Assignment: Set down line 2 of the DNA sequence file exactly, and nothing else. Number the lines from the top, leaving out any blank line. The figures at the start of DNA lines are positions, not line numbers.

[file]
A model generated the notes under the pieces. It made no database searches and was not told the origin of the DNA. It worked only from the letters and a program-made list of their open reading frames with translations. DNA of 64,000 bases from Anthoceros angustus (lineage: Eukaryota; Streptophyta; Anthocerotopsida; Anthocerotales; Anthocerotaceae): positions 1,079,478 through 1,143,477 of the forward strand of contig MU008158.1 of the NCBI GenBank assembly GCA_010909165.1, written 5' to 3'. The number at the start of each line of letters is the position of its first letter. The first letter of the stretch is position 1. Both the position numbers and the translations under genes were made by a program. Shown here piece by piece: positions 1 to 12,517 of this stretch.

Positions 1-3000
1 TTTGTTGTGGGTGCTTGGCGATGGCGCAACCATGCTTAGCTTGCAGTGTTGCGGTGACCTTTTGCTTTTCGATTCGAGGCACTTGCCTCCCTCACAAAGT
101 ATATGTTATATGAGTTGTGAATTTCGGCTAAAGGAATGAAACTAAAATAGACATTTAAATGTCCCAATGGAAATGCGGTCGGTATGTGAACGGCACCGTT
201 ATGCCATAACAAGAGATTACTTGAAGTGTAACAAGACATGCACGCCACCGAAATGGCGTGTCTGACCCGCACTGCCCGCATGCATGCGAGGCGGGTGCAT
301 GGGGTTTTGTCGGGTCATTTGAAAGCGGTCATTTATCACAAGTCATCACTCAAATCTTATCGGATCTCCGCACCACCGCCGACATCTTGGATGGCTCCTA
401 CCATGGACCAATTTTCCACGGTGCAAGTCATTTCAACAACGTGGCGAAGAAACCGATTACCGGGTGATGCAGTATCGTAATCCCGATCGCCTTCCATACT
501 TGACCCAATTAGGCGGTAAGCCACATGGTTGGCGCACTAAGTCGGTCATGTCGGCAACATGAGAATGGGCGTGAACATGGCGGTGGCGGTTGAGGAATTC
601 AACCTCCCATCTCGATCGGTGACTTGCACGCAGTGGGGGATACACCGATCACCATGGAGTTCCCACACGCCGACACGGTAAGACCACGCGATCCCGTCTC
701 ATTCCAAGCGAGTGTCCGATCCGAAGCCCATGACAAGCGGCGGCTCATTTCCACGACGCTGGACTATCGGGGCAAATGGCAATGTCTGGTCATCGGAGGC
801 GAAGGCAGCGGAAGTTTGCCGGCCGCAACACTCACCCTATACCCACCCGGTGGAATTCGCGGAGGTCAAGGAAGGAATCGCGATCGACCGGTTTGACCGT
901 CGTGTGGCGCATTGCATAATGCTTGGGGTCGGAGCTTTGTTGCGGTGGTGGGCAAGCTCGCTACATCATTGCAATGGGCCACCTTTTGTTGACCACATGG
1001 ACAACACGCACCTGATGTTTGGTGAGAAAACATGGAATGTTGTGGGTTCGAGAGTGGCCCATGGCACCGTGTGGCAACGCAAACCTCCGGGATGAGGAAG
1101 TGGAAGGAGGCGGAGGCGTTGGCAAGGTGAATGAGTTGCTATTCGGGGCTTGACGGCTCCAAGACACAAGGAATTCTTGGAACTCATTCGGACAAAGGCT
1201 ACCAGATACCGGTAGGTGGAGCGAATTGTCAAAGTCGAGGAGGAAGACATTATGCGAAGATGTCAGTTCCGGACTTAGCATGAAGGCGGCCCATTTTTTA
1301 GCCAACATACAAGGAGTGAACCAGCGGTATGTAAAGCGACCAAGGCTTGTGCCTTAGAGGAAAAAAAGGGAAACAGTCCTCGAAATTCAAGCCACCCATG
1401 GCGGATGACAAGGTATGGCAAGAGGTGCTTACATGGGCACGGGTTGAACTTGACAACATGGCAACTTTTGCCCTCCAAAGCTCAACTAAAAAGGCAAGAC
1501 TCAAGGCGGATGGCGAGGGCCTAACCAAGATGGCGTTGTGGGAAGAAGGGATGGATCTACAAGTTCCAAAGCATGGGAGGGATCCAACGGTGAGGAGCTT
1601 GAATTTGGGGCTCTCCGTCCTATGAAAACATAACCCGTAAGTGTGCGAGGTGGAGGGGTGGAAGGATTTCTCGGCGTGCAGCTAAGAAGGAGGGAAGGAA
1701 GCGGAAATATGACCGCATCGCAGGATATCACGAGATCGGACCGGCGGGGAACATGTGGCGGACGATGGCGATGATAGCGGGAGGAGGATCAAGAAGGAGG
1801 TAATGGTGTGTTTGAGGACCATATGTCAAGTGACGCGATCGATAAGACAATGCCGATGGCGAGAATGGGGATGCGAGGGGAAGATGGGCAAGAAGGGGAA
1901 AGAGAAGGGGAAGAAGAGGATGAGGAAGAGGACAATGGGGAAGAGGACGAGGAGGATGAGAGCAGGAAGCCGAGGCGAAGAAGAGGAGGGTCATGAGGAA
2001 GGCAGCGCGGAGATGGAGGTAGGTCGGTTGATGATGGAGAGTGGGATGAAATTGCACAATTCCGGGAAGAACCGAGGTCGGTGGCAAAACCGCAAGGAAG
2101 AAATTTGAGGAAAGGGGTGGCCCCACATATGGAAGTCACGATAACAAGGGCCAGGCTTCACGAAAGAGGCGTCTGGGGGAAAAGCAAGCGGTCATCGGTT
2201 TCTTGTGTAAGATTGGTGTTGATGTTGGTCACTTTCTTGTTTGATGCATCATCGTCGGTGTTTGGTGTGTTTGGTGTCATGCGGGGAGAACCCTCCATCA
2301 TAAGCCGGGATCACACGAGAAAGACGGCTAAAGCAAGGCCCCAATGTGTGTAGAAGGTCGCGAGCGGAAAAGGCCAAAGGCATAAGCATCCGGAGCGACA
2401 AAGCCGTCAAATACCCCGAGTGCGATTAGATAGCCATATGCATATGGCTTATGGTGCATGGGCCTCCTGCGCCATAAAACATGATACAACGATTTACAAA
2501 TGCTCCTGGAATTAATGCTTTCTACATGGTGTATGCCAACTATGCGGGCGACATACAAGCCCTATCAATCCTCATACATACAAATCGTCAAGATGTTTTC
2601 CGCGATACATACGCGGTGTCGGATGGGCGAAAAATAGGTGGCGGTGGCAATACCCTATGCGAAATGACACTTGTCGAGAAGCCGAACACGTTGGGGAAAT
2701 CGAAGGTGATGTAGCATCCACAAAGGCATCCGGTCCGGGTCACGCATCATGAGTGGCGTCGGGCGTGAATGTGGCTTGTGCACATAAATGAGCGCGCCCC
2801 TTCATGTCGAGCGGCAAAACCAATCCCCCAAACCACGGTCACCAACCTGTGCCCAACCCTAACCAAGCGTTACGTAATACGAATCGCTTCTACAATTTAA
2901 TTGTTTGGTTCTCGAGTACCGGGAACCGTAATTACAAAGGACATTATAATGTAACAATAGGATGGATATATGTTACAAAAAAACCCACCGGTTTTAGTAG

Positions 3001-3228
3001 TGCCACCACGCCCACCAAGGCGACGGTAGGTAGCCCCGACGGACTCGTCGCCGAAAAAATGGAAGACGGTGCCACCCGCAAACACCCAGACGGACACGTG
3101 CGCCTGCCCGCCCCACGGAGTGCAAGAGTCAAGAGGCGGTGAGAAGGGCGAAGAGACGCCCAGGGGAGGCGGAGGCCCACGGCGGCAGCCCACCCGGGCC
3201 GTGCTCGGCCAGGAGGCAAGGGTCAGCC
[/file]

Positions 1-3000